'Tolerant' UAE revokes citizenship of dissidents' families: HRW
The government of the oil-rich Gulf state has revoked the citizenship of 19 relatives of two dissidents and at least 30 relatives of six dissidents are barred from leaving the country, the rights group said in a report.
"UAE authorities, in their determination to crush dissent, have allowed their state security apparatus to use its near-unchecked power to continually punish the families of activists, both detained and living abroad," said Michael Page, deputy Middle East and North Africa director at HRW.
"The authorities should cease these vindictive attacks, which amount to collective punishment," he added.
HRW said it documented cases of harassment involving the relatives of eight dissidents, some of whom are serving long-term jail sentences in the Emirates while the others have fled the country and live abroad.
"Between 2013 and 2019, the relatives of all eight dissidents faced restrictions on their access to jobs and higher education," and were prevented from renewing their identity documents, HRW said.
The New York-based rights watchdog did not name the dissidents and UAE authorities were not immediately available for comment.
"None of the restrictions had a clear legal basis, and none of the targeted relatives have been able to get an official government or judicial document mandating the action. Nor have they been able to appeal," said HRW.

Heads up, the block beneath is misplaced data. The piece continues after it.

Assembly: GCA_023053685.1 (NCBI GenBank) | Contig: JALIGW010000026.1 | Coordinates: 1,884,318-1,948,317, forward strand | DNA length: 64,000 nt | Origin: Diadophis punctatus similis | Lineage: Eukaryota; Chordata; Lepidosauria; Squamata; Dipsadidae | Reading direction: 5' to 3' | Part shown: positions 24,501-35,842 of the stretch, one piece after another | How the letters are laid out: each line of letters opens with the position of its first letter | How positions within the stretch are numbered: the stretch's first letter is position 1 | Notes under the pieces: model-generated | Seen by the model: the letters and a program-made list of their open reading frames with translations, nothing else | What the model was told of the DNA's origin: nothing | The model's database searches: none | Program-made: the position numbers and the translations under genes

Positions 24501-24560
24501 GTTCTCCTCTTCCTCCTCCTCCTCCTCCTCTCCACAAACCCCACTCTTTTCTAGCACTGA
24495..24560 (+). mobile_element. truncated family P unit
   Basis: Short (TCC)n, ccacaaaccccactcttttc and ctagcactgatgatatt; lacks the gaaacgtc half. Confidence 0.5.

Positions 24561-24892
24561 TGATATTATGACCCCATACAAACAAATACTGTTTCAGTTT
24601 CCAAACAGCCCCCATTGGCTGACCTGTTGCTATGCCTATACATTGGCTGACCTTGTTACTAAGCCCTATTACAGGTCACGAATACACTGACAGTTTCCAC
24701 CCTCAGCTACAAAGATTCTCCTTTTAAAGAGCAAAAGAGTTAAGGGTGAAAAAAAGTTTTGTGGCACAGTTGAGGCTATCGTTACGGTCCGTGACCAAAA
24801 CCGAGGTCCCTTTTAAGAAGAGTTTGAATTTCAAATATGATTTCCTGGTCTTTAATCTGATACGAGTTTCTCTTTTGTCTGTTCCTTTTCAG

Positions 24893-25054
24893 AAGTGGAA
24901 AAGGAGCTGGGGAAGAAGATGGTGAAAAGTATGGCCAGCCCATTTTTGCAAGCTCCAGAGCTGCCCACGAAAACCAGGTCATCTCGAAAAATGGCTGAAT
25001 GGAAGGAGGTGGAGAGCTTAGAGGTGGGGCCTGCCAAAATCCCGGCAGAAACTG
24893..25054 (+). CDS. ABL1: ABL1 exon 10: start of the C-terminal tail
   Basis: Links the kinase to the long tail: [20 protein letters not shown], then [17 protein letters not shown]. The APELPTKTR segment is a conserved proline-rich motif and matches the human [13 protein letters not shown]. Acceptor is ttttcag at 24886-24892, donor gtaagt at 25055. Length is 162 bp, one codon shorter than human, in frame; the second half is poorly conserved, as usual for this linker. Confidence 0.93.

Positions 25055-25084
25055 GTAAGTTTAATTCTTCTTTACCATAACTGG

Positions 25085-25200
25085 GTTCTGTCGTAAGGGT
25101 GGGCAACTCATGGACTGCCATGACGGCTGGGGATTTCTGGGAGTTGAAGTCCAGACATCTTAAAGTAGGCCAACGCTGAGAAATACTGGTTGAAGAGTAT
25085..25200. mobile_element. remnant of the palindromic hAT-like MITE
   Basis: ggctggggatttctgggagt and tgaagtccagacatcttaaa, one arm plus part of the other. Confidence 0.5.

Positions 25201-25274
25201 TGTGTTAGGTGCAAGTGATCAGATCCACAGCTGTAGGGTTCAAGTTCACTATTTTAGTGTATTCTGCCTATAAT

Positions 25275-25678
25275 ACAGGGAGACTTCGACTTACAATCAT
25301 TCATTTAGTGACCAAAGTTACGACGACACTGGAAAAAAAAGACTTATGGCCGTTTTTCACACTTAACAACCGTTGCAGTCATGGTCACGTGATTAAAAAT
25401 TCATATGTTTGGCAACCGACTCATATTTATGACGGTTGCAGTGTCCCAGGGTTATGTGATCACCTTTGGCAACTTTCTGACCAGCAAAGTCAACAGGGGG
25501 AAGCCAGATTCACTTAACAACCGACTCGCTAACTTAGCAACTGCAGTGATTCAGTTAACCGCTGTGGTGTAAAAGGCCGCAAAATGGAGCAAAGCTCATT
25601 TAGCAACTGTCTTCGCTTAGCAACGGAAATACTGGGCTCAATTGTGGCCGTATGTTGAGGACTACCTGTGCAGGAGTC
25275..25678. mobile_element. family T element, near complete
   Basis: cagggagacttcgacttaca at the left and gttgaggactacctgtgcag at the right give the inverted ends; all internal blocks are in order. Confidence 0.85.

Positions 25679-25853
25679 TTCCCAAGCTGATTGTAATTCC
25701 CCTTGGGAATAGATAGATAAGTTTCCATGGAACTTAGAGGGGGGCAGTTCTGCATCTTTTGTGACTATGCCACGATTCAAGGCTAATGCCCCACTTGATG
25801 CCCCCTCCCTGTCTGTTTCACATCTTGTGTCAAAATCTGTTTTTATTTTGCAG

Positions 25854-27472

Since 2011, UAE authorities began "a sustained assault on freedom of expression and association", arresting and jailing hundreds of lawyers, judges, teachers and activists, HRW said.
"The most egregious abuses are arbitrary detentions, enforced disappearances, and torture," it added.
The UAE, a wealthy Gulf state, is composed of seven emirates governed by different ruling families under the umbrella of a federal government.
It presents itself as an open country and even has a "Ministry of Tolerance" and a "Ministry of Happiness".
"The UAE's police state not only punishes those who peacefully dissent, but harasses and abuses even those related to them, with their intolerance for criticism reaching comical proportions," Page said.
During thr papal visit earlier this year, Amnesty at the time said it should not be used as an opportunity to mask over human rights violations taking place within the UAE, which this year announced its "Year of Tolerance".
"The UAE authorities are trying to brand 2019 as the 'year of tolerance' and are now seeking to cast the Pope's visit as proof of their respect for diversity. Does this mean they are ready to reverse their policy of systematic repression of any form of dissent or criticism?" said Lynn Maalouf, Amnesty International's Middle East Research Director.
"Since 2011, the authorities have systematically cracked down on their critics, including activists, judges, lawyers, academics, students and journalists by way of arbitrary detentions, enforced disappearance, torture and other-ill-treatment".
More recently, the UAE has also signalled its approval of repressive anti-Muslim policies in China and India.
Read more: US security veterans helped UAE build secret surveillance unit that spied on activists, officials
Currently the UAE does not have diplomatic relations with Israel, but Israeli politicians have visited the country and it has been revealed that the UAE has purchased weapons from Israel.
"Despite its assertions about tolerance, the UAE government has demonstrated no real interest in improving its human rights record," said Sarah Leah Whitson, Middle East and North Africa director at Human Rights Watch.
"But the UAE has shown how sensitive it is to its image on the global stage, and Pope Francis should use his visit to press UAE leaders to meet their human rights obligations at home and abroad."